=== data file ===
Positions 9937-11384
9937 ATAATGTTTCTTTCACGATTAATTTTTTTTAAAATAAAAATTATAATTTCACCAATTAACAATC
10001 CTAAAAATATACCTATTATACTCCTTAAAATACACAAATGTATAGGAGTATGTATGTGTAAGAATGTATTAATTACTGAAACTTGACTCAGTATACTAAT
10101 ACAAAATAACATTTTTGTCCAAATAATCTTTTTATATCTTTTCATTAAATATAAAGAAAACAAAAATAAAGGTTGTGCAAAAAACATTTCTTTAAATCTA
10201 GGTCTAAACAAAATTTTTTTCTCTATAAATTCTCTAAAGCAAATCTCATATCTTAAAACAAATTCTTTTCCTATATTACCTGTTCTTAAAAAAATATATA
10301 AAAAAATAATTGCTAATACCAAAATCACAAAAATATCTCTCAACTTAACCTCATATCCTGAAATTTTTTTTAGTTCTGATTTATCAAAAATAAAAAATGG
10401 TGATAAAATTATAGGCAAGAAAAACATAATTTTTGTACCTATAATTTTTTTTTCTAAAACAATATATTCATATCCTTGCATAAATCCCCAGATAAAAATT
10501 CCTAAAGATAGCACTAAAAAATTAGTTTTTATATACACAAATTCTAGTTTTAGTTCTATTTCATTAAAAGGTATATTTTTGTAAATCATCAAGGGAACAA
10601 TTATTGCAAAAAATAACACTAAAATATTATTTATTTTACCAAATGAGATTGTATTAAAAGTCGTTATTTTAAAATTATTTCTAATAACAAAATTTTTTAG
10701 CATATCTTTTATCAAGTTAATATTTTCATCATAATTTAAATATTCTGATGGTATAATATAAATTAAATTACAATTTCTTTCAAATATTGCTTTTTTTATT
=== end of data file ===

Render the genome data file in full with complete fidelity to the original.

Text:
Positions 9937-11384
9937 ATAATGTTTCTTTCACGATTAATTTTTTTTAAAATAAAAATTATAATTTCACCAATTAACAATC
10001 CTAAAAATATACCTATTATACTCCTTAAAATACACAAATGTATAGGAGTATGTATGTGTAAGAATGTATTAATTACTGAAACTTGACTCAGTATACTAAT
10101 ACAAAATAACATTTTTGTCCAAATAATCTTTTTATATCTTTTCATTAAATATAAAGAAAACAAAAATAAAGGTTGTGCAAAAAACATTTCTTTAAATCTA
10201 GGTCTAAACAAAATTTTTTTCTCTATAAATTCTCTAAAGCAAATCTCATATCTTAAAACAAATTCTTTTCCTATATTACCTGTTCTTAAAAAAATATATA
10301 AAAAAATAATTGCTAATACCAAAATCACAAAAATATCTCTCAACTTAACCTCATATCCTGAAATTTTTTTTAGTTCTGATTTATCAAAAATAAAAAATGG
10401 TGATAAAATTATAGGCAAGAAAAACATAATTTTTGTACCTATAATTTTTTTTTCTAAAACAATATATTCATATCCTTGCATAAATCCCCAGATAAAAATT
10501 CCTAAAGATAGCACTAAAAAATTAGTTTTTATATACACAAATTCTAGTTTTAGTTCTATTTCATTAAAAGGTATATTTTTGTAAATCATCAAGGGAACAA
10601 TTATTGCAAAAAATAACACTAAAATATTATTTATTTTACCAAATGAGATTGTATTAAAAGTCGTTATTTTAAAATTATTTCTAATAACAAAATTTTTTAG
10701 CATATCTTTTATCAAGTTAATATTTTCATCATAATTTAAATATTCTGATGGTATAATATAAATTAAATTACAATTTCTTTCAAATATTGCTTTTTTTATT